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11-12-2017 12:21 AM
Hi H&R forum. I have regular income from a normal salary job (with no 401k), and I also have 1099-related sole proprietorship for book royalties. My question is: can I start and contribute to a solo-401k for the income I receive from royalties?
A bit of background context:
The royalties vary from year to year, but tends to be in the ballpark of 15-25k per year. I don't need that money as income (I'm far from rich, but my regular job is enough to cover all of my life expenses), and in the past I've been reporting it as income and then putting it into RothIRA and then the rest into a normal mutual fund. But now I think it would be more wisely spent if I could put it in a 401k, otherwise it gets taxed as income and then I pay tax on the mutual fund earnings. So now my idea is to put up to 18,500 of the royalties in a solo-401k as "employee" and max out anything above that as self-employer contribution. Everything I've read about this online seems to assume that all of one's income is from self-employment. For me, about 25% of my income is self-employment and the rest is a normal income from a university.
Thanks in advance!
11-12-2017 04:44 PM
Welcome to the H&R Block community.
For both 401(K) accounts & IRA accounts you cannot contribute more than your earned income or whatever the set contribution limit is for the account, whichever is less. So for example, for a 401(K) if your earned income is $12,000 then you can contribute a maximum of $12,000 because $12,000 is less than the set dollar limit of $18,500 per account ($53,000 over all 401(K) accounts). That's what will keep you from contributing more in this situation. Royalties are passive income, not earned income. If you put the royalties into a qualifying retirement account you'll end up with a big penalty unless you withdraw them before the tax deadline. You can however put some of the royalties into an account, up to what your earned income totals (your maximum allowed contribution).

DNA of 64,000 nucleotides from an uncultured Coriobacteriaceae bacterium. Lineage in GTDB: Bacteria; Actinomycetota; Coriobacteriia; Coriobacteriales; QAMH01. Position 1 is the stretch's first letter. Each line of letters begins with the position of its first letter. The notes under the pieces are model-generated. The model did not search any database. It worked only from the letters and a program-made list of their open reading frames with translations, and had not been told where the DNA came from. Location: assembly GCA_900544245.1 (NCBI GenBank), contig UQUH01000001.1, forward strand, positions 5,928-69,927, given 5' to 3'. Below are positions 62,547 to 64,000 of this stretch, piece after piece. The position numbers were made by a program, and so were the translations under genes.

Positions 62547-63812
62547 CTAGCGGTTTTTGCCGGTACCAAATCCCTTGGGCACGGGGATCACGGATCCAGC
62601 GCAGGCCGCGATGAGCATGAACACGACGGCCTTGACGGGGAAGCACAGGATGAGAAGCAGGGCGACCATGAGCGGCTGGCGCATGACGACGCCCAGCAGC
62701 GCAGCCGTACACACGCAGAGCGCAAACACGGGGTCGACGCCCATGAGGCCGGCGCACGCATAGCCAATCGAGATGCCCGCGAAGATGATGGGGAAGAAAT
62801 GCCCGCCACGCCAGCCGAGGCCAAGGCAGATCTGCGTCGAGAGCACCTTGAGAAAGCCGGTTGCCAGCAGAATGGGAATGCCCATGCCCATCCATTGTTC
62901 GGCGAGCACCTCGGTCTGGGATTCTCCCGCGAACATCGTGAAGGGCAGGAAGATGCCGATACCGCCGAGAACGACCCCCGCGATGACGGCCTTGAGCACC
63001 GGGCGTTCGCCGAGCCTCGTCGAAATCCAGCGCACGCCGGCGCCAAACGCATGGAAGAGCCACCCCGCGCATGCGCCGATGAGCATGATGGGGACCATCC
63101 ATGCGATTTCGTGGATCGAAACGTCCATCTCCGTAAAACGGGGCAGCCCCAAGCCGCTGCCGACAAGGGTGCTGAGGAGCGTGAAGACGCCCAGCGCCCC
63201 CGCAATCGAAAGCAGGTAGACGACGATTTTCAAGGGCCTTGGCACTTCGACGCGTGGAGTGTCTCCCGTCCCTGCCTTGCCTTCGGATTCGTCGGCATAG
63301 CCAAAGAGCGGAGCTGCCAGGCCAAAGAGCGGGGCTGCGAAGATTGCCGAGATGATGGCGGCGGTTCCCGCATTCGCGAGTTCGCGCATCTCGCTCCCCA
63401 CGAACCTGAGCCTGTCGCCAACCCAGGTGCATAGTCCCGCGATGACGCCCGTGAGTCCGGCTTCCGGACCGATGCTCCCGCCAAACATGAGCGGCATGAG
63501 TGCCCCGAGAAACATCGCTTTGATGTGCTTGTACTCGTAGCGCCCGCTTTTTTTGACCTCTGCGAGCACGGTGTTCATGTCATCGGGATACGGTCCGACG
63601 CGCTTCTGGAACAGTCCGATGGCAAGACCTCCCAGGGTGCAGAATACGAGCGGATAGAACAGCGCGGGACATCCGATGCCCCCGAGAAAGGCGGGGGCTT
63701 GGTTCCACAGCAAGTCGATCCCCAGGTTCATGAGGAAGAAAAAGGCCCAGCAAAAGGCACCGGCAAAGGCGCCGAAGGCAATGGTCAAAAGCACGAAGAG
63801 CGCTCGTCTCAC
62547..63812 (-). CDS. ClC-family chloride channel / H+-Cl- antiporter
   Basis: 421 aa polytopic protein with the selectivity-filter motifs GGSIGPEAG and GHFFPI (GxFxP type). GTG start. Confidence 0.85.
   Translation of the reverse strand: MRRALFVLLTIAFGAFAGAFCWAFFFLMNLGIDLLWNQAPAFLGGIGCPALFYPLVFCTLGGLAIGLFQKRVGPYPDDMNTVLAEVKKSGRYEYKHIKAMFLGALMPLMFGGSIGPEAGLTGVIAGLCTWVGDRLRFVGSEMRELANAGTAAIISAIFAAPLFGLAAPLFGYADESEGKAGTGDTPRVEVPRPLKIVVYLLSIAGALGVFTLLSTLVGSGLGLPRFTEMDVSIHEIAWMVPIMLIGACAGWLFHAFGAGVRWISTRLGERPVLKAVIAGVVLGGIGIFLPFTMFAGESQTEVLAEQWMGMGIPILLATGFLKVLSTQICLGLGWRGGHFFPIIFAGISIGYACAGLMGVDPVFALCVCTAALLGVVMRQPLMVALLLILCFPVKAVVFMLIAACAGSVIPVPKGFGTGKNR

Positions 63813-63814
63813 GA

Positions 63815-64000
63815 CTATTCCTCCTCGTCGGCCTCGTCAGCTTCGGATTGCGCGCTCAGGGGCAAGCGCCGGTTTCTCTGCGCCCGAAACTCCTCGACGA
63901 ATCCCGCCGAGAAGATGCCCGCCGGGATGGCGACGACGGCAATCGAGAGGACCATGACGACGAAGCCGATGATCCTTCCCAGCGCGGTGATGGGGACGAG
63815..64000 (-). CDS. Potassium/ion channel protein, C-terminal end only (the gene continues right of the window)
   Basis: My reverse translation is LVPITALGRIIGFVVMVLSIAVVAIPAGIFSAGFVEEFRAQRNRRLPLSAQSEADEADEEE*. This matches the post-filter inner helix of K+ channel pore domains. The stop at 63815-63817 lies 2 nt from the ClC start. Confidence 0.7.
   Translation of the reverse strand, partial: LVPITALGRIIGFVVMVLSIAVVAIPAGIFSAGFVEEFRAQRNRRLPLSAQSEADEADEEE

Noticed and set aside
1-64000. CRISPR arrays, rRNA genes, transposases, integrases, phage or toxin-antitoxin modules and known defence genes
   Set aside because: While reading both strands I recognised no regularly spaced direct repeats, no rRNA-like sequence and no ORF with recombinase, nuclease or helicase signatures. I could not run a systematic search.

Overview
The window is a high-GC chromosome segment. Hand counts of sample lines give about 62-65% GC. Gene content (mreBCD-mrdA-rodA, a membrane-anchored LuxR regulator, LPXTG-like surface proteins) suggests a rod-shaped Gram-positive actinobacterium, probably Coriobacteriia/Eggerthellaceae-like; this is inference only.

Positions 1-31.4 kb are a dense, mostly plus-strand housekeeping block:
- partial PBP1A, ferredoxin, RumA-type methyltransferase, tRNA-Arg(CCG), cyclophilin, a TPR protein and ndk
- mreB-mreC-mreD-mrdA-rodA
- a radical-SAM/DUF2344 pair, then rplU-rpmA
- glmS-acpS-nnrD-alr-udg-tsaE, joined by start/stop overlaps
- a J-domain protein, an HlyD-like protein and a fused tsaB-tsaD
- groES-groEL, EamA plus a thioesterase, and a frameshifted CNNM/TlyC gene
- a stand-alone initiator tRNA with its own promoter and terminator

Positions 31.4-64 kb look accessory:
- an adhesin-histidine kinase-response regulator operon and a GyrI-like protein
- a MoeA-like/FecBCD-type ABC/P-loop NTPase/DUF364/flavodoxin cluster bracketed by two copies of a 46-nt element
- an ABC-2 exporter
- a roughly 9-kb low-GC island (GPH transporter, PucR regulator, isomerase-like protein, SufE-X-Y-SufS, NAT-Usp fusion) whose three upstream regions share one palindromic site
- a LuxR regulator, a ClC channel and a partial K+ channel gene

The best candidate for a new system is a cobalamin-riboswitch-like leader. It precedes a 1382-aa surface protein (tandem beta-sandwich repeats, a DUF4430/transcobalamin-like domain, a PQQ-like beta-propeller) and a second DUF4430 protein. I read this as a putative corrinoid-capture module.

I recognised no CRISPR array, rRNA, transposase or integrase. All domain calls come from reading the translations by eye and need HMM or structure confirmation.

A Roth IRA, which you said you have, does not have a minimum required distribution date, so you can keep funding it indefinitely for as long as you are alive and your funds will keep growing. Yes, you will pay tax on funds that haven't been taxed yet when you earn or receive them, but you will be able to withdraw money from the Roth account 100% tax free later on. If you expect your income to be greater in your later years, whether it be from retirement or royalties, or whatever else, then you may want to keep the Roth account because with a greater income later on you'll pay more tax if you deposit the funds into another type of account pre-tax then you will if you pay the tax now as you earn the money.
On the other hand, if you want to put everything in a 401(K) then if you move the funds from the Roth account to the 401(K) those funds are still not taxable and your distributions later on will only be partially taxable until the money that you already paid tax on it used up.
If you have any other questions I'll be glad to help.
Senior Tax Advisor (Tampa, FL)